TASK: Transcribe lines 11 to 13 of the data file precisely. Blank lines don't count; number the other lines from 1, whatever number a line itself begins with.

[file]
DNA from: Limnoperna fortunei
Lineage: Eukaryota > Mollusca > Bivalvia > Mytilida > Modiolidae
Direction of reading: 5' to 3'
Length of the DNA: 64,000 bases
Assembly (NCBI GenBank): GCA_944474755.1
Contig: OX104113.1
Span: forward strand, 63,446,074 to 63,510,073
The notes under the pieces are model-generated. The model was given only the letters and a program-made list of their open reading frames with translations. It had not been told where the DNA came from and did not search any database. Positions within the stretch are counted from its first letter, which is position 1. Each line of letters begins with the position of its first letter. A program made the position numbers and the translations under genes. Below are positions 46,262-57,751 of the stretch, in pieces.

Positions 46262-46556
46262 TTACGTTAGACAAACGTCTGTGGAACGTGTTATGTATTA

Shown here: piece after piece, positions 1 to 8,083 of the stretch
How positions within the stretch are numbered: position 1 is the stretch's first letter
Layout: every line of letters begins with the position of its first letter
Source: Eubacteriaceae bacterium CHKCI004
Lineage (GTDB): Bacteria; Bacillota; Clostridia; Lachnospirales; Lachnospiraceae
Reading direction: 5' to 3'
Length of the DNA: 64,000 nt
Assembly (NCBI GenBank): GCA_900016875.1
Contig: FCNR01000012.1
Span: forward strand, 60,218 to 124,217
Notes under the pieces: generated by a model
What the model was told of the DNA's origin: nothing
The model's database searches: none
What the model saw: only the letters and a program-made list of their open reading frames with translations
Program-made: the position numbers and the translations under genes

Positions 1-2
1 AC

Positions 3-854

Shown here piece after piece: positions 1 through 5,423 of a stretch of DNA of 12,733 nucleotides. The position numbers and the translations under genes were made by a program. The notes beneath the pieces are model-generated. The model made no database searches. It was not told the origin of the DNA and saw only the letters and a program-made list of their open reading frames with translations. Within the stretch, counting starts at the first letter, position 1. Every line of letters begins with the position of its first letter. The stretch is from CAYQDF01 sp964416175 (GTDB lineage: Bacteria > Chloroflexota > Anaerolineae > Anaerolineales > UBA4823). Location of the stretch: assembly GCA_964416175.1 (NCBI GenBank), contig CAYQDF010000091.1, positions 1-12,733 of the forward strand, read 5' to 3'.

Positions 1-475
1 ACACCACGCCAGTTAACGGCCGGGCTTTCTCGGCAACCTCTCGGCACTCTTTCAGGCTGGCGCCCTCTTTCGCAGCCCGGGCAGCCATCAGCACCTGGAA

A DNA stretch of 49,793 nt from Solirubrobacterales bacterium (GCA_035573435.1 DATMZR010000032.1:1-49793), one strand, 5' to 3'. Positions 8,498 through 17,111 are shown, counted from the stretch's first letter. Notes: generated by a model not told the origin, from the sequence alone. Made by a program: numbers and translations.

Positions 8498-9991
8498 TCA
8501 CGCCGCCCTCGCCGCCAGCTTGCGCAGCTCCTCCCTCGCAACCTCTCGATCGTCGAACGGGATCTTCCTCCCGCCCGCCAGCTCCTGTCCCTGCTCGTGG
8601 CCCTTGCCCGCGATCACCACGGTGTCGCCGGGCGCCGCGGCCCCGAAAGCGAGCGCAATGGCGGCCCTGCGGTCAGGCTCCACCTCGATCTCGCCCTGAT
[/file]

Shown here: piece after piece, positions 1 to 8,083 of the stretch
How positions within the stretch are numbered: position 1 is the stretch's first letter
Layout: every line of letters begins with the position of its first letter